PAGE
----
According to a recent report from personal finance website WalletHub, Texas is the seventh-lowest vaccinated state in the country.
The study, called "2023’s States that Vaccinate the Most," looked to determine which U.S. states vaccinated the most and least, based on data gathered from a variety of sources, including the U.S. Census Bureau, Centers for Disease Control and Prevention, Kaiser Family Foundation, among others.
To determine which states were most up to date on their shots, WalletHub compared them all based on three major categories related to vaccinations: Children and Teenagers Immunization Rates, Adult and Elderly Vaccination Rates, as well as Immunization Uptake Disparities and Influencing Factors. Within each major category were a number of key metrics that helped WalletHub to put together its rankings. Among these metrics included adult flu vaccination rates, influenza vaccination rate of children, percentage of people without health insurance and more.
The Lone Star State achieved its low ranking by placing 48th for immunization uptake disparities, 45th for adult and elderly vaccine rates, as well as 39th for child/teenager immunization percentages. Among the glaring metrics with which Texas ranked below the national average included the share of civilians without health insurance coverage (placing dead last), the share of teenagers with up-to-date HPV vaccinations (48th), the amount of adults with tetanus vaccinations (44th) and flu vaccination rates for adults (42nd).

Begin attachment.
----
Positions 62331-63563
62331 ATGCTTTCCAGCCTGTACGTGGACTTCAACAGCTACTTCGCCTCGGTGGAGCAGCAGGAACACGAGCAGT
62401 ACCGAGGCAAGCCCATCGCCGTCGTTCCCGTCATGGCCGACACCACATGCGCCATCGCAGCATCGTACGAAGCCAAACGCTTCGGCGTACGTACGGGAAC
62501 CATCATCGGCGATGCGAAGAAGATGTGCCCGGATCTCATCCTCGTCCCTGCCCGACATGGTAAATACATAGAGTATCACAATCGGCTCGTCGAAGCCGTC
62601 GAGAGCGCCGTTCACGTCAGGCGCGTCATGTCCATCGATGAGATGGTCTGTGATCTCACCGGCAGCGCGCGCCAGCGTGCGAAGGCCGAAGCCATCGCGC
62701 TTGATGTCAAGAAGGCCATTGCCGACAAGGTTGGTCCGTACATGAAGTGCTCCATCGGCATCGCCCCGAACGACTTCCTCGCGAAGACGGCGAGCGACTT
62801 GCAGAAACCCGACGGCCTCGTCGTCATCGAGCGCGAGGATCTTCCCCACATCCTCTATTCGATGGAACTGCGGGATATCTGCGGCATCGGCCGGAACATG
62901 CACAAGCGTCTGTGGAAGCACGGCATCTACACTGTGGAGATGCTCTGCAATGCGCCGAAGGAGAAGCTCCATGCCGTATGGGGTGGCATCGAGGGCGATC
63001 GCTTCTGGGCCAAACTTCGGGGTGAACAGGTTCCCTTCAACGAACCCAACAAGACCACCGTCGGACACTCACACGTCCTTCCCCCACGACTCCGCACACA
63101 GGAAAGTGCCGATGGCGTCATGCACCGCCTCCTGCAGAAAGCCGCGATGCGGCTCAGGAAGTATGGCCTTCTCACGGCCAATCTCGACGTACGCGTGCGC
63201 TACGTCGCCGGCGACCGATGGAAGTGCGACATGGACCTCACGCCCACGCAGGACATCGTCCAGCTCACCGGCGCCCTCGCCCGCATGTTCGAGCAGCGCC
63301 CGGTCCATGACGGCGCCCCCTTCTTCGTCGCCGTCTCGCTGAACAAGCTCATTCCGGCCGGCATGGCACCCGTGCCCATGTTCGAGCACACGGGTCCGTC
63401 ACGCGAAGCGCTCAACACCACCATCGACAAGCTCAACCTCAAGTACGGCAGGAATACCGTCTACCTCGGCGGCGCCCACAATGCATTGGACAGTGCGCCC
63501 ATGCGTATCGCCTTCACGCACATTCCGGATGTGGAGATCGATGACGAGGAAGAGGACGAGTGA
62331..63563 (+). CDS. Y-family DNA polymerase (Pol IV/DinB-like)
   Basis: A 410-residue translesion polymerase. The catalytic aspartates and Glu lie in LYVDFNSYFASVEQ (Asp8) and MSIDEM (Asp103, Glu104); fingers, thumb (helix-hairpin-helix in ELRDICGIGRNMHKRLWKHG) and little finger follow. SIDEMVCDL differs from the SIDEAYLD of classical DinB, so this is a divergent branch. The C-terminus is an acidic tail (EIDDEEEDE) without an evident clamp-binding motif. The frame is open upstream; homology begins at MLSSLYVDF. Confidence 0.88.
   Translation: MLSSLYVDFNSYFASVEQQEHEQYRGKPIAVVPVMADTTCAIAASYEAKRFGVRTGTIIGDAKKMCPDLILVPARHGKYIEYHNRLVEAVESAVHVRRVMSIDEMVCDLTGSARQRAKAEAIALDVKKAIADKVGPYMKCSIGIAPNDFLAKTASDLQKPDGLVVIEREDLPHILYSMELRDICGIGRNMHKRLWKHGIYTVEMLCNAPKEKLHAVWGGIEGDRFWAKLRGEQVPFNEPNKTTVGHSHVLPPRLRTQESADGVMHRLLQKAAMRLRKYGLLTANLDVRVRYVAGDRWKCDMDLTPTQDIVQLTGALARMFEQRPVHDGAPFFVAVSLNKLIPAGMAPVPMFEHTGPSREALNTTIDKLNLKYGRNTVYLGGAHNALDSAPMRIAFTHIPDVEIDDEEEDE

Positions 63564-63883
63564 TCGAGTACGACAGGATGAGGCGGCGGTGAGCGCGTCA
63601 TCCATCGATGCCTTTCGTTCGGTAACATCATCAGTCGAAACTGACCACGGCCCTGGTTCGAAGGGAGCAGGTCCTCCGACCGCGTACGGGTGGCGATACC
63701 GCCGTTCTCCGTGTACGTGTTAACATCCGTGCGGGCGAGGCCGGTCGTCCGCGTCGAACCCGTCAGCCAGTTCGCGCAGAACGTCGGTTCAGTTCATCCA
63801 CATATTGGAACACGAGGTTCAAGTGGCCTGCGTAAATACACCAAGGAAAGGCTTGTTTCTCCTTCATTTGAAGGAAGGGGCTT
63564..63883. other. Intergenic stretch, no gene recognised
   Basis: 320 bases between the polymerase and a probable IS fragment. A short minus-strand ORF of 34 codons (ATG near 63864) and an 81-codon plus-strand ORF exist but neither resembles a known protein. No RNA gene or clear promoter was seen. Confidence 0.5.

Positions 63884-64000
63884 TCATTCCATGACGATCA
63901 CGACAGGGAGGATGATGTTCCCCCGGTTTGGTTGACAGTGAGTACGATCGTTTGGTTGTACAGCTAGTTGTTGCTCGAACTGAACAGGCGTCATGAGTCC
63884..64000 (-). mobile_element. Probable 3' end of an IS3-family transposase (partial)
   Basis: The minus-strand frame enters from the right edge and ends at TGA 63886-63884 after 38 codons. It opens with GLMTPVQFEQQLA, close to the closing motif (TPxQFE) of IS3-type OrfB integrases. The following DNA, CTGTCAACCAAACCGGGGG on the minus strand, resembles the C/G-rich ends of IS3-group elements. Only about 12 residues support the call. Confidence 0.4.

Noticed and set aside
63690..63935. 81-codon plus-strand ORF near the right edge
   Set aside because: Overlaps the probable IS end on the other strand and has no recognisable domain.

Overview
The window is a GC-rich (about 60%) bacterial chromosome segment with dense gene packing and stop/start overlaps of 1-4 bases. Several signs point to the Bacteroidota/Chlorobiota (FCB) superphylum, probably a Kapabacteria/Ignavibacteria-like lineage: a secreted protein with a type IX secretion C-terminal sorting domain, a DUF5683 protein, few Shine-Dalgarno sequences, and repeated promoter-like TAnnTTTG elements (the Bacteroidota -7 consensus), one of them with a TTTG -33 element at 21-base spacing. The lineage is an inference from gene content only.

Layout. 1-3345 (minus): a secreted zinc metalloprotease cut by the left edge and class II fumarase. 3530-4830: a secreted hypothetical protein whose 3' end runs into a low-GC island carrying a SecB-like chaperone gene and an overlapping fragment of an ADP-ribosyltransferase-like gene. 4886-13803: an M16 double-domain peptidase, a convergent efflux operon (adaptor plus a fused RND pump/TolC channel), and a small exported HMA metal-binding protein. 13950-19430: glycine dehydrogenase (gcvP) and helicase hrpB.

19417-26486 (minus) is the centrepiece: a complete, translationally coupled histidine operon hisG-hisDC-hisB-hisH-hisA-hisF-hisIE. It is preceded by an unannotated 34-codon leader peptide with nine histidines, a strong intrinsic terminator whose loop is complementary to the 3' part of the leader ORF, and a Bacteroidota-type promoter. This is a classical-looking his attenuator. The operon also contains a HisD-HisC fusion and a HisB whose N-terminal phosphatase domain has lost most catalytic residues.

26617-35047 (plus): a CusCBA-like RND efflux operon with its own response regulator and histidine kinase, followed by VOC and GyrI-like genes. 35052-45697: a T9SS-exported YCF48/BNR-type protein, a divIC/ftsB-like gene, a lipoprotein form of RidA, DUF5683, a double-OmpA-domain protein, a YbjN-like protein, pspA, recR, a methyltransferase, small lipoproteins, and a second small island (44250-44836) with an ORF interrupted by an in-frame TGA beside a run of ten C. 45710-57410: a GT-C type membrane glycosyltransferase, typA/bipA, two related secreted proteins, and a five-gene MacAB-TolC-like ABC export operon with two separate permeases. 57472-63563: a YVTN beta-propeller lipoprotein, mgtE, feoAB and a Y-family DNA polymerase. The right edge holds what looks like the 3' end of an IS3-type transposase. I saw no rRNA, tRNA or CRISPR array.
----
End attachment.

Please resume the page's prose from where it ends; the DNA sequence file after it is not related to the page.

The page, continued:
The only six states that ranked below Texas for the least vaccinated places in America were Oklahoma, Wyoming, Georgia, Arizona, Alaska and Mississippi — which found itself at the bottom of the list.
According to the study, the five most vaccinated states in the country were Massachusetts, Rhode Island, Iowa, Vermont and Connecticut.
Amidst these results, WalletHub asked a series of experts about what local authorities could do to combat the current anti-vaccination trend occurring throughout the country.
“An important part of countering a loss of vaccine confidence in a community is for local authorities, public health officials, and health care providers to establish connections within a community," said Abram L. Wagner, an assistant professor at the University of Michigan. "A strong, unequivocal recommendation from a physician to get vaccinated is one of the strongest predictors of whether an individual gets vaccinated. Physicians who regularly engage with the community outside of the clinic are more likely to have these opportunities to discuss vaccines.”
To view the full study, visit WalletHub.